Also, the low qual settings achieve a degree of their space savings by compression. It is easier to compress large areas of uniform colour as a simple example because you can just specify the location of the area and what colour it is. A similar principle applies to movement - wherby the more static the picture the less needs to be recorded in data to reproduce it. The more different detail in the source, the harder it is to compress and still retain that detail. This is one reason I find cartoons perfectly acceptable at LP for the kids, but movies not so. The worst thing to compress is swirling fog or fast movement.

    Now back to low qual videos, there is alot of 'noise' and smearing in the input and the recording will see this as massive amounts of detail - which will be harder to record, so you will get more severe degradation.

    In practice, I find SP is acceptable for video dubs by the way - plus it needs to be if you want to get a film on a single DVD!
     
  7. daydreamer

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    Many thanks Rasczak. I guess I knew that was really the answer, I just was hoping to be able to save some space somewhere.
     
  8. daydreamer

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    Thanks, that's good to know, although I guess I will have to play myself when I get my recorder as they are of varying quality.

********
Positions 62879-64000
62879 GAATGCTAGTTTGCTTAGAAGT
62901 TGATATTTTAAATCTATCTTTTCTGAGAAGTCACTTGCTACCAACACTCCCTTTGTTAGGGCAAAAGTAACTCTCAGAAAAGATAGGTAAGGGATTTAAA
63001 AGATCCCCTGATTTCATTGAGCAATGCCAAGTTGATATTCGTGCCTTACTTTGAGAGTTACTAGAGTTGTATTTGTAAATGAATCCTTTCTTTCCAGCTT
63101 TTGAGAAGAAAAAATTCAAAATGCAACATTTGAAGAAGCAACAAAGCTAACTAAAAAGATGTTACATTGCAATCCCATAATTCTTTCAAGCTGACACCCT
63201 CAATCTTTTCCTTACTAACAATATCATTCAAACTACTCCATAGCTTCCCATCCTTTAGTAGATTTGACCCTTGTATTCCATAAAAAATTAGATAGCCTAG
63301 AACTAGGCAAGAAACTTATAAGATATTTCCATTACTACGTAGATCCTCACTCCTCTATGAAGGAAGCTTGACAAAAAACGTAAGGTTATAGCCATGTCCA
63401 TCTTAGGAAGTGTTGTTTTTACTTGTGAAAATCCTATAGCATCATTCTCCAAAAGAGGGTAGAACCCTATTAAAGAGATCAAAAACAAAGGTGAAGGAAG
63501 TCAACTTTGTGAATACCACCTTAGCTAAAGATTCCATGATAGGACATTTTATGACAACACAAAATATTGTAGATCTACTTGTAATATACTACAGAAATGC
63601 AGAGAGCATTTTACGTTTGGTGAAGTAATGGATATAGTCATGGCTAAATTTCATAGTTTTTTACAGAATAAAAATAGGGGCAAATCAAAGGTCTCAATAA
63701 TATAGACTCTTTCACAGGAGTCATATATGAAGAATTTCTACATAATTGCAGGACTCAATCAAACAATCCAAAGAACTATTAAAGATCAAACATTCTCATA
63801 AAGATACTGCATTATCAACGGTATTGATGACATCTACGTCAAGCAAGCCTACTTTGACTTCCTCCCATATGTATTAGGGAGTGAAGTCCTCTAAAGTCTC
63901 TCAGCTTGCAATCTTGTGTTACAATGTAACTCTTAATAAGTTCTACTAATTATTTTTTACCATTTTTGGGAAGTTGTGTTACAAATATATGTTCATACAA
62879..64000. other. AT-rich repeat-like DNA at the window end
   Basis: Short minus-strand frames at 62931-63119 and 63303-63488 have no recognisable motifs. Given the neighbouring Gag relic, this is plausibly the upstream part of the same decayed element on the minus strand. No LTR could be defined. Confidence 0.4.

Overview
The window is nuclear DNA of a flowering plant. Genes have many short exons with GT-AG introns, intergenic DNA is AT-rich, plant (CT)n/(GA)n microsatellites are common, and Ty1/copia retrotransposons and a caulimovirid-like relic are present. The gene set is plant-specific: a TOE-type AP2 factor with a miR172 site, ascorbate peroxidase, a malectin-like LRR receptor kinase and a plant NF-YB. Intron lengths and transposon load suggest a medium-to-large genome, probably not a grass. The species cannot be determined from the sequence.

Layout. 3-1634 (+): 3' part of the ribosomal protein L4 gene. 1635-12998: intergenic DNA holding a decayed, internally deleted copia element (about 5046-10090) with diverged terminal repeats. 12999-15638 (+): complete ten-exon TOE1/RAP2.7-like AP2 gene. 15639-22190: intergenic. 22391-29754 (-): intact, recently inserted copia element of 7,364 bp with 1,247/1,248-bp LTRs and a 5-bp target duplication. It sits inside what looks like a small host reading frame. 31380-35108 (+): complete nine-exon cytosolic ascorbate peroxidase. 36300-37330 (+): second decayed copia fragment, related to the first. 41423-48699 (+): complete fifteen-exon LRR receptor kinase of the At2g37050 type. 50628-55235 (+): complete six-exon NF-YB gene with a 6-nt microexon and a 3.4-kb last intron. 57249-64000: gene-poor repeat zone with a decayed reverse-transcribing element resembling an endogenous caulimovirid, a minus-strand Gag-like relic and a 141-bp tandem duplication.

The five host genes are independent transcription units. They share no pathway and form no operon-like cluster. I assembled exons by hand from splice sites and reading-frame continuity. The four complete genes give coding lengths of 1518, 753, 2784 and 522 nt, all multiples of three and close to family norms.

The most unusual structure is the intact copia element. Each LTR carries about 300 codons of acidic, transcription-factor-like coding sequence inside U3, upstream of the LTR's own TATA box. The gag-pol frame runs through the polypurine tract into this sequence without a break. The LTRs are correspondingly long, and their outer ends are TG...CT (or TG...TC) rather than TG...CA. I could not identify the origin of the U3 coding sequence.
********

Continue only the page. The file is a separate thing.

That is my main worry, some of my girlfriends LP tapes could have 6 hours of stuff. I guess they will have to be split down to 2 or 3 DVDs depending on what's on them - hopefully no really long films.
     
  9. Kevo

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    Many would argue that using full res & full bitrate on VHS material is wasted.

    352 x 576 res and vbr 5-6000 max, bitrate is sufficient for VHS.

    I have many VHS transfers done with these settings and they still look identical to the original tapes.

    Also the quality of the built in codecs you use will also have an affect on the quality.

    I've no idea on how the quality of the built in CODECS compares with standalone recorders, but my Panasonic ones seem to be good enough.

    In fact I have recently discovered that some of my off air DTV recordings to DVD-R that run for 90 minutes or so are in 352 x 576 res (Pan DMR-E100) and they still look excellent quality!
     
  10. Rasczak

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    The reason for using a high bitrate and full resolution is because VHS is a noisy, unstable analogue source. Think of the type of 'artifacts' you get on VHS (or any poor analogue source for that matter): colour seeping, blurring, softness, picture noise. These do not transfer to the digital domain well - and if they don't transfer well they cause MPEG artifacts (blockiness, smearing, blurring etc) - and the way to minimise that is to use a high bitrate.

    People also say as VHS is a low resolution source you should be able to use a low resolution setting: well yes that would apply if the two signals were sychronised - but they are not. Effectively by using full resolution your capturing what the recorder is being fed at the best possible quality. In my own experience, and from my own preferences, I try to avoid putting more than 1h 45mins of VHS footage on a DVD-R (unless programme length forces me to do longer) as detail loss then becomes apparent.